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Old 09-15-2001, 09:49 PM   #6
Location: South Korea
Join Date: Aug 2000
Posts: 32
I agree with ze'ev and the others that your demonstration should reflect as closely as possible your normal training and your authentic skill level. That's the rule for our organization, so that there should be no 'special' preparation for a demo; you should be able to perform your aikido 'as is' even against an unexpected attack, much less an anticipated demonstration. If you are still wearing your white belts or at least non-black belts then the general public will probably understand and appreciate your honesty.

However, I also think back to what first attracted me to aikido, and I think it was mainly due to its unique philosophical attitude and its clear articulation of martial principles that were absolutely in agreement with its philosophy. I'd trained in taekwondo before and aikido cleared up a lot of question marks I'd had. I think it'd be great if you could coordinate your explanation of the philosophical aspects of aikido along with the physical aspects. What would be good about this is that you wouldn't necessarily need to even demonstrate techniques like shihonage, kotegaeshi, etc. An unexperienced onlooker seeing aikido technique will just see people grabbing wrists and arms and people flying and falling and won't have much idea of what is happening beyond the 'wow, how do they do that' response, which isn't very educational.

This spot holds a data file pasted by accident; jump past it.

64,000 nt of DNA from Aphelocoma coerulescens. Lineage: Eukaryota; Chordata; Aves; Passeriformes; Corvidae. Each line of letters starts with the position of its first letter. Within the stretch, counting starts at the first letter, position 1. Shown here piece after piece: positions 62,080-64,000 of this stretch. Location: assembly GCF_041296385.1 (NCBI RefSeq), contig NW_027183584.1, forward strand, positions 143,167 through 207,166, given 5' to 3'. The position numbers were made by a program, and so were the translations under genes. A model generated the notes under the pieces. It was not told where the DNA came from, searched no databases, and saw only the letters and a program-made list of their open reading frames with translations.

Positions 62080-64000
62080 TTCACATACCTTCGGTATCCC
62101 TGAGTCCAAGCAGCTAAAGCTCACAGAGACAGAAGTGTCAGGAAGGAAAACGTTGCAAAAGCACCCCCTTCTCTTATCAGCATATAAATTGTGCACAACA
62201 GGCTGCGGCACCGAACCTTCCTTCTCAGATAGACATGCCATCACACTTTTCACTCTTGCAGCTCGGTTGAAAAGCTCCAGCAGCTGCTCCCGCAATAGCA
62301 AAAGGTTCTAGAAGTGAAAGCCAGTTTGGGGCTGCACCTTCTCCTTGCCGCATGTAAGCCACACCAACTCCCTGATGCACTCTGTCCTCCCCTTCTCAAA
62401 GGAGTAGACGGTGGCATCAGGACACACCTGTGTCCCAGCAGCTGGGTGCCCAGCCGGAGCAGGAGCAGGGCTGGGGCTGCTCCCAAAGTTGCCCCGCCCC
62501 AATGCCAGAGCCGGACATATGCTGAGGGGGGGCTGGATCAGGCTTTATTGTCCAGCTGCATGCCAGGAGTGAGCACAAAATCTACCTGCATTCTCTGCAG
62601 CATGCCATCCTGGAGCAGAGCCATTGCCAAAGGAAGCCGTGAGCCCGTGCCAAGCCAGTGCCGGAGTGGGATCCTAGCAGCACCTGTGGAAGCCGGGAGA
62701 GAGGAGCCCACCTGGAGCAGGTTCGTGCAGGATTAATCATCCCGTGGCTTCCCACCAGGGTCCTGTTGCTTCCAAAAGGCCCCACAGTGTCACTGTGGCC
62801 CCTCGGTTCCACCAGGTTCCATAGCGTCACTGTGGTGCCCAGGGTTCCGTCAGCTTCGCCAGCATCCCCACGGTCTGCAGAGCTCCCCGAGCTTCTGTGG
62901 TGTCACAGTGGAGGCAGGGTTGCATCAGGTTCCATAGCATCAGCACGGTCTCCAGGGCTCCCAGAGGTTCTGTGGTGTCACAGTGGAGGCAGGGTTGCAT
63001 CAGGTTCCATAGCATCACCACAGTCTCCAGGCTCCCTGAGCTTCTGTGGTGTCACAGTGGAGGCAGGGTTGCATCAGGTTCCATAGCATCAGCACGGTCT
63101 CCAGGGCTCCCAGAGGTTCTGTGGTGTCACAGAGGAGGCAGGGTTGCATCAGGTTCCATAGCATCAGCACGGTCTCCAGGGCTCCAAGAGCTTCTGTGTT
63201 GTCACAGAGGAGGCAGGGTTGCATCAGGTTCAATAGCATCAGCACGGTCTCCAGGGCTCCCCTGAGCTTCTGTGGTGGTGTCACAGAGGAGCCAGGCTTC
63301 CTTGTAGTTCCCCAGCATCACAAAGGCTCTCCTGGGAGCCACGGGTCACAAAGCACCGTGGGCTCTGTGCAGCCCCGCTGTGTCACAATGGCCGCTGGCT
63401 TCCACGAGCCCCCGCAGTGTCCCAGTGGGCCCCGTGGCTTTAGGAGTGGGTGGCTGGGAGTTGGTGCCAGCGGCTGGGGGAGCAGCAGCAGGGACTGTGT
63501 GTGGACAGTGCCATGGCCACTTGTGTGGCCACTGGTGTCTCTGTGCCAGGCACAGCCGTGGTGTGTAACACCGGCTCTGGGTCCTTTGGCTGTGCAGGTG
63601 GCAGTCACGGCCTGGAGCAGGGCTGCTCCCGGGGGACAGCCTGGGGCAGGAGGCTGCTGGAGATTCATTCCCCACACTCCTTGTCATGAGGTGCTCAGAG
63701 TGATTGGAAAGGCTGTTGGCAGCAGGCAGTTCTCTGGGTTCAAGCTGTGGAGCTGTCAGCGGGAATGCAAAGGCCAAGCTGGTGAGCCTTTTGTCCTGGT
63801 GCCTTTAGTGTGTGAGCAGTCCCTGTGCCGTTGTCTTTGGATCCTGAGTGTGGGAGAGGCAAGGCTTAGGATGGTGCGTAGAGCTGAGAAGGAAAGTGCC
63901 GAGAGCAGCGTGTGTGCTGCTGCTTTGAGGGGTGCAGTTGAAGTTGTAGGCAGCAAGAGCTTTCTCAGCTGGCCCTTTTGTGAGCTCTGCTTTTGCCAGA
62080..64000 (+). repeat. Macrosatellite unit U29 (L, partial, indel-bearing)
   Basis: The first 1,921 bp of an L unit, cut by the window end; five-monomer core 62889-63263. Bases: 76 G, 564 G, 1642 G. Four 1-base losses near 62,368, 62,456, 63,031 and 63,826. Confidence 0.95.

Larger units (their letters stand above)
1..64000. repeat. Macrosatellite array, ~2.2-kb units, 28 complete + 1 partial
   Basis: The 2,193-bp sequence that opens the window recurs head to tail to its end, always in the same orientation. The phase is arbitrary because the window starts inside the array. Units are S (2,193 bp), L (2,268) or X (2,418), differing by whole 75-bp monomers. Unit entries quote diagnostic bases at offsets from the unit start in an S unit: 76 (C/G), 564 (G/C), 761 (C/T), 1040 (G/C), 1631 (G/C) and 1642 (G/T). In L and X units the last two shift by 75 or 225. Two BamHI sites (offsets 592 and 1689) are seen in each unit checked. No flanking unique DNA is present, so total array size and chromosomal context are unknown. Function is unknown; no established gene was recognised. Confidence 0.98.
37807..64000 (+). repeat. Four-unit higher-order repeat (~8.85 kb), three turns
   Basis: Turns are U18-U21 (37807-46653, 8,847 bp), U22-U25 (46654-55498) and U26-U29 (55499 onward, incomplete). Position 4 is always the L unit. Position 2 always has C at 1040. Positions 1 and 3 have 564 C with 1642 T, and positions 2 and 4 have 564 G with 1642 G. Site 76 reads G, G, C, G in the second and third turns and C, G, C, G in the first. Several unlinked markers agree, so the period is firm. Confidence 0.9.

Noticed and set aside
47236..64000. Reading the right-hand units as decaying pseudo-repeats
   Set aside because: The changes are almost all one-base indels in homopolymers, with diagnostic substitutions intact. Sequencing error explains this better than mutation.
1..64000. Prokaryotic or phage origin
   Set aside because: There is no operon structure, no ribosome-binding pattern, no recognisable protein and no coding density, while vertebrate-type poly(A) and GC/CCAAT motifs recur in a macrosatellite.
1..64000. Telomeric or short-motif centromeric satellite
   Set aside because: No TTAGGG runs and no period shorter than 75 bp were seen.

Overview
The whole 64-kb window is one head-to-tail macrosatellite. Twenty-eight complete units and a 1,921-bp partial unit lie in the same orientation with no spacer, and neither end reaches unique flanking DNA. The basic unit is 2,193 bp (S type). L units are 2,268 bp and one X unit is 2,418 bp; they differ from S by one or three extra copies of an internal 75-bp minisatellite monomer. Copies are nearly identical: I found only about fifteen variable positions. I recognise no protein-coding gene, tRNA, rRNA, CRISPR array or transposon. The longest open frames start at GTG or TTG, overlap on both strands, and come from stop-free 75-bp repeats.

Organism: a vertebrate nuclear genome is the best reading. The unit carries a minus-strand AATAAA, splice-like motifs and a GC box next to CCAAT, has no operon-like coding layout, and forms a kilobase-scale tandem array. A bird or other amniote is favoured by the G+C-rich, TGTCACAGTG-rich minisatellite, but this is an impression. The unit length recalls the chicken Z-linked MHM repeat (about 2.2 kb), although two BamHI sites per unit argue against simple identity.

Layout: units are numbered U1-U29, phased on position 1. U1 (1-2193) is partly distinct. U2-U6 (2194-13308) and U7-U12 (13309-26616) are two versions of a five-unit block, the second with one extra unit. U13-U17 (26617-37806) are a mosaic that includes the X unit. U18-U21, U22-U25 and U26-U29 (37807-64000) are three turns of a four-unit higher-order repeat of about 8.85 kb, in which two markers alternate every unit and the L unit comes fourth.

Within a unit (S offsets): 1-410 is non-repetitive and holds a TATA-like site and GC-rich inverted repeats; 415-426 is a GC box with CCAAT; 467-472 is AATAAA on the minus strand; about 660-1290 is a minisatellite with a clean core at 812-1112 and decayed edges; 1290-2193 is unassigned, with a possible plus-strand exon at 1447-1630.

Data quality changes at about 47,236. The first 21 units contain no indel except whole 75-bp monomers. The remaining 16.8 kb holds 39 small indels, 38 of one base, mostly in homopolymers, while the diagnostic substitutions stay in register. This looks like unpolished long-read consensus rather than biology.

For example, you could talk about aikido's emphasis on natural movement and posture and the power of that movement and then demonstrate this by calling on members of the audience to try out 'unbendable arm'. One neat trick I also saw was having one person lying belly down on the mat with their arms wrapped around a standing person's foot to try to keep them from walking away. As long as the standing person is concerned with the foot being held he'll have trouble moving, but instructed to completely ignore the hold, the person on the mat will be dragged along with no problem at all.

Then you could talk about how aikido does not clash with the force of an attack but how it meets that attack at the point of least resistance by either irimi or tenkan and unbalances the other person at the very moment of contact. Again, you wouldn't want to show technique, just show how the power of the attack is dissipated and the center of the attacker displaced.

After this is made clear, then you could finally demonstrate that technique is executed against an opponent who is already unbalanced and compromised and in itself is almost superficial to what comes before. I think this would do a much better job of communicating to a spectator what aikido is really about even more than black belts in hakama doing spectacular breakfalls.

Anyway, this is all just a suggestion and I hope you have a really successful demonstration whatever you eventually decide on doing. Good Luck!
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